What is a 'Perpetual Bond'
A perpetual bond is a fixed income security with no maturity date. One major drawback to these types of bonds is that they are not redeemable. Given this drawback, the major benefit of them is that they pay a steady stream of interest payments forever. A perpetual bond is also known as a "consol" or a "perp."
BREAKING DOWN 'Perpetual Bond'
Perpetual bonds exist within a small niche of the bond market. This is mainly due to the fact that there are very few entities that are safe enough for investors to invest in a bond where the principal will never be repaid. Some of the notable perpetual bonds in existence are those that were issued by the British Treasury for World War 1 and the South Sea Bubble of 1720. Some in the U.S. believe it would be more efficient for the government to issue perpetual bonds, which may help it avoid the refinancing costs associated with bond issues that have maturity dates.
Perpetual Bond Valuation and Examples
Since perpetual bond payments are similar to stock dividend payments, as they both offer some sort of return for an indefinite period of time, it is logical that they would be priced the same way. The price of a perpetual bond is, therefore, the fixed interest payment, or coupon amount, divided by some constant discount rate, which represents the speed at which money loses value over time (partly due to inflation). The discount rate denominator reduces the real value of the nominally fixed coupon amounts over time, eventually making this value equal zero. As such, perpetual bonds, even though they pay interest forever, can be assigned a finite value, which in turn represents their price.
Formula for the Present Value of a Perpetual Bond
Present value = D / r
Where:
D = periodic coupon payment of the bond
r = discount rate applied to the bond
For example, if a perpetual bond pays $10,000 per year in perpetuity and the discount rate is assumed to be 4%, the present value would be:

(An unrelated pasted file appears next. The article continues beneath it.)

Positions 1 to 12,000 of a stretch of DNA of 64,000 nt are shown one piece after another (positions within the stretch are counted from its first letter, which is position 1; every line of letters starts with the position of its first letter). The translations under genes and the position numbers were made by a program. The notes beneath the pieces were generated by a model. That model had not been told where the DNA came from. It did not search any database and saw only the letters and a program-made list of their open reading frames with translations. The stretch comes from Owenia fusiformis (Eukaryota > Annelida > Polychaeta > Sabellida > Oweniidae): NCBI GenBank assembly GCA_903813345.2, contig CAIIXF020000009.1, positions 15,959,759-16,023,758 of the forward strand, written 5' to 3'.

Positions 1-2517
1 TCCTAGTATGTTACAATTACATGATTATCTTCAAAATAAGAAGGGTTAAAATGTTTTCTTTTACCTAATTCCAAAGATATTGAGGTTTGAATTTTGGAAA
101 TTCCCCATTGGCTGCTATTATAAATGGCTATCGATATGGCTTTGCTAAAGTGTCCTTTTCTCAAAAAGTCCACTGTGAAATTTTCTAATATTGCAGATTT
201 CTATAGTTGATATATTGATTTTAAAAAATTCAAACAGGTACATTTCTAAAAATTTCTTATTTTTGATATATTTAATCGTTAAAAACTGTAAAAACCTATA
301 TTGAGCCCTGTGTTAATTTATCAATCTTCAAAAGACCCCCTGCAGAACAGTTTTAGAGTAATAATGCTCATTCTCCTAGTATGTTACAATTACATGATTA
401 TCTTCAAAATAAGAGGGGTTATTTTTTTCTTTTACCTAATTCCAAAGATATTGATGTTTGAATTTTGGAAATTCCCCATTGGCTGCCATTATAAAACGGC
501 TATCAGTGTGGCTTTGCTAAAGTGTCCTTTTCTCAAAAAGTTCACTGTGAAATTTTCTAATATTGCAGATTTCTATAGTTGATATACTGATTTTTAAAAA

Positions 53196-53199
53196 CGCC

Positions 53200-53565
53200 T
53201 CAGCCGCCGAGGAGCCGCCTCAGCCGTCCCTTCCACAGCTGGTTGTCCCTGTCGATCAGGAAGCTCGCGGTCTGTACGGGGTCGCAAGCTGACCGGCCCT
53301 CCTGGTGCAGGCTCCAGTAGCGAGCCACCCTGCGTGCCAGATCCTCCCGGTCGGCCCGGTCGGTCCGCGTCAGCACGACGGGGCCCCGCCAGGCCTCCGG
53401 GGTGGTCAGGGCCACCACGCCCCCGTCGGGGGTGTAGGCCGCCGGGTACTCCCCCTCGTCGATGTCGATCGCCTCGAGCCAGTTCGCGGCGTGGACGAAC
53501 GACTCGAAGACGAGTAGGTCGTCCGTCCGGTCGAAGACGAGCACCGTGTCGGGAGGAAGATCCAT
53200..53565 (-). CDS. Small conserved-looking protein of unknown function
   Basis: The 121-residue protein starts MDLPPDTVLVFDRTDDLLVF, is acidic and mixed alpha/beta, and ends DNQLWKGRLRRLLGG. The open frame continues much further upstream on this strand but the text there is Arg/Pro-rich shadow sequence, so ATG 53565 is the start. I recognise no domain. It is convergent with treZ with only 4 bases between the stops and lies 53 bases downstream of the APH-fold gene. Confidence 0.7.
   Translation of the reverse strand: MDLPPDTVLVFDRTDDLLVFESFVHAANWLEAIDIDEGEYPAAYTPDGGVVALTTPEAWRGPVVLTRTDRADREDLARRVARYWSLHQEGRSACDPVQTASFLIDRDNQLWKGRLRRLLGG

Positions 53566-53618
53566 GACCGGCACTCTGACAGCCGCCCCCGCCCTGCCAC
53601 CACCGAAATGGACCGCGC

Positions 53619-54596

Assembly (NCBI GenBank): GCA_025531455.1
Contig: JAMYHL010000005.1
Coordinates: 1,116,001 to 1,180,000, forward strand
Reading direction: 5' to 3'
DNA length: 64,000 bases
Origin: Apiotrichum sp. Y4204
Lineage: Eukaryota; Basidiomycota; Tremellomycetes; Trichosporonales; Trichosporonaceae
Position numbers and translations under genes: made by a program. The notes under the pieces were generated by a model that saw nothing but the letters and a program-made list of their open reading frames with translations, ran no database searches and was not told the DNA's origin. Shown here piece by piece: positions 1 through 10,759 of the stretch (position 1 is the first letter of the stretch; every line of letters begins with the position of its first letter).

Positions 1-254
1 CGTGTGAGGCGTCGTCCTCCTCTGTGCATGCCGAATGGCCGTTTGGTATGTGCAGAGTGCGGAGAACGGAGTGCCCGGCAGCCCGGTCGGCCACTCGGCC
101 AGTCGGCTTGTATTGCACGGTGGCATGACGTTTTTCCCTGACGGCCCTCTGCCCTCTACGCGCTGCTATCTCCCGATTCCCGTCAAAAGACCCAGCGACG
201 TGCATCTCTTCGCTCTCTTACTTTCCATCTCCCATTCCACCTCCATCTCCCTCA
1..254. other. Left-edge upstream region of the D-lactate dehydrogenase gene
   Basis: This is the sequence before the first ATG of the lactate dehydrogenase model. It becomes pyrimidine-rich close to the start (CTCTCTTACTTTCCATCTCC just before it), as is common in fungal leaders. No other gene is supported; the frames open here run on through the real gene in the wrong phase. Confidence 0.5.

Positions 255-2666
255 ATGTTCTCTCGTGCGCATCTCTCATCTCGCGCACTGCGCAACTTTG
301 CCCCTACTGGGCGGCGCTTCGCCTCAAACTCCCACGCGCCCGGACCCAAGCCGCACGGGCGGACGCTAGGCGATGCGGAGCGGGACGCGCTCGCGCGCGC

Present value = $10,000 / 0.04 = $250,000
Note that the present value of a perpetual bond is highly sensitive to the discount rate assumed since the payment is known as fact. For example, using the above example with 3%, 4%, 5% and 6% discount rates, the present values are:
Present value (3%) = $10,000 / 0.03 = $333,333
Present value (4%) = $10,000 / 0.04 = $250,000
Present value (5%) = $10,000 / 0.05 = $200,000
Present value (6%) = $10,000 / 0.06 = $166,667

Perpetuity
Perpetuity, in finance, is a constant stream of identical cash ... 
Perpetual Option  XPO
A perpetual option is a nonstandard financial option with no ... 
Bond Discount
Bond discount is the amount by which the market price of a bond ... 
Straight Bond
A straight bond is a bond that pays interest at regular intervals, ... 
ZeroCoupon Bond
A zerocoupon bond is a debt security that doesn't pay interest ... 
Bond Fund
A bond fund is a fund invested primarily in bonds and other debt ...

Investing
Understanding Bond Prices and Yields
Understanding this relationship can help an investor in any market. 
Investing
Understanding Periodic vs. Perpetual Inventory
An overview of the two primary inventory accounting systems. 
Investing
Investing in Bonds: 5 Mistakes to Avoid in Today's Market
Investors need to understand the five mistakes involving interest rate risk, credit risk, complex bonds, markups and inflation to avoid in the bond market. 
Investing
How To Evaluate Bond Performance
Learn about how investors should evaluate bond performance. See how the maturity of a bond can impact its exposure to interest rate risk. 
Investing
Corporate Bonds: Advantages and Disadvantages
Corporate bonds can provide compelling returns, even in lowyield environments. But they are not without risk. 
Investing
Simple Math for FixedCoupon Corporate Bonds
A guide to help to understand the simple math behind fixedcoupon corporate bonds. 
Investing
5 Reasons to Invest in Municipal Bonds When the Fed Hikes Rates
Discover five reasons why investing in municipal bonds after the Fed hikes interest rates, and not before, can be a great way to boost investment income. 
Investing
Key Strategies To Avoid Negative Bond Returns
It is difficult to make money in bonds in a rising rate environment, but there are ways to avoid losses. 
Managing Wealth
How Bond Prices and Yields Work
Understanding bond prices and yields can help any investor in any market.

What are the differences between an annuity derivation and perpetuity derivation ...
Understand the differences between an annuity derivation and perpetuity derivation of the time value of money. Learn the ... Read Answer >> 
When is a bond's coupon rate and yield to maturity the same?
Find out when a bond's yield to maturity is equal to its coupon rate, and learn about the components of bonds and how they ... Read Answer >>